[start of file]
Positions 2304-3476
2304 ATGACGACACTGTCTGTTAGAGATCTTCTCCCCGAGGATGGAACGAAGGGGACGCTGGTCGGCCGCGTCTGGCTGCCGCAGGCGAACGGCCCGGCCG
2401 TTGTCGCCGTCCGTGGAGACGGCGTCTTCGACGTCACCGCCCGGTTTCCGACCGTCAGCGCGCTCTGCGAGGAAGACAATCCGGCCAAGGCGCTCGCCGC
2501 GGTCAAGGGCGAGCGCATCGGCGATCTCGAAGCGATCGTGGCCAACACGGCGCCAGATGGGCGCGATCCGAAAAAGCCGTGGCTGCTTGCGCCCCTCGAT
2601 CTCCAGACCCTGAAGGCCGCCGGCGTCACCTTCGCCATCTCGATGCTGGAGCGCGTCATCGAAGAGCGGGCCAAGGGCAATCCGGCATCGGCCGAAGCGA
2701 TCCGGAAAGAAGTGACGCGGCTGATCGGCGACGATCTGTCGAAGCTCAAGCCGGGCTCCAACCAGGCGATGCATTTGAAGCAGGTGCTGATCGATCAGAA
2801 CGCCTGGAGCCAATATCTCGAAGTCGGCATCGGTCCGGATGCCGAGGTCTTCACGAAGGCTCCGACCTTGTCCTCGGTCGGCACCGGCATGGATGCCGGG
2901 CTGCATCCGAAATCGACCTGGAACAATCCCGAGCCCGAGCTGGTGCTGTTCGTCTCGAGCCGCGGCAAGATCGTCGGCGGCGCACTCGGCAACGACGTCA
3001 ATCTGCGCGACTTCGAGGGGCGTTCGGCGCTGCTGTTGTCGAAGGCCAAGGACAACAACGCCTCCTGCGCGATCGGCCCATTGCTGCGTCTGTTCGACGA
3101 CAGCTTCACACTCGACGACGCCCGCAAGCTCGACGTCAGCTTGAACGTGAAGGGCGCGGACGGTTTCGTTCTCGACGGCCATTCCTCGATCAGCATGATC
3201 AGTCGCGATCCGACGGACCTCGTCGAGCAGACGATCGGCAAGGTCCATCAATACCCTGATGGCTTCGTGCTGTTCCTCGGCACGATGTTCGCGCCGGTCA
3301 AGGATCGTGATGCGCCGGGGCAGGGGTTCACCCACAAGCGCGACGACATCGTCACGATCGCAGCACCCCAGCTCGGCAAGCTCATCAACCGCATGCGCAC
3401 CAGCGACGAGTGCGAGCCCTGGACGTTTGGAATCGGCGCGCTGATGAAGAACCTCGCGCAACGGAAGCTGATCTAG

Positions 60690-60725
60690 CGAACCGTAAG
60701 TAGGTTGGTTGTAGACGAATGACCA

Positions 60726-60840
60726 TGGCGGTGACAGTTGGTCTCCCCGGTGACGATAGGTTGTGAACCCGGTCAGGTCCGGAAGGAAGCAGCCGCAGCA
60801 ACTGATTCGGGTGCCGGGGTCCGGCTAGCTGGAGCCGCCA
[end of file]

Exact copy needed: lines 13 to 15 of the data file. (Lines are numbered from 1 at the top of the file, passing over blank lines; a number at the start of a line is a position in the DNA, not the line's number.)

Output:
3401 CAGCGACGAGTGCGAGCCCTGGACGTTTGGAATCGGCGCGCTGATGAAGAACCTCGCGCAACGGAAGCTGATCTAG

Positions 60690-60725
60690 CGAACCGTAAG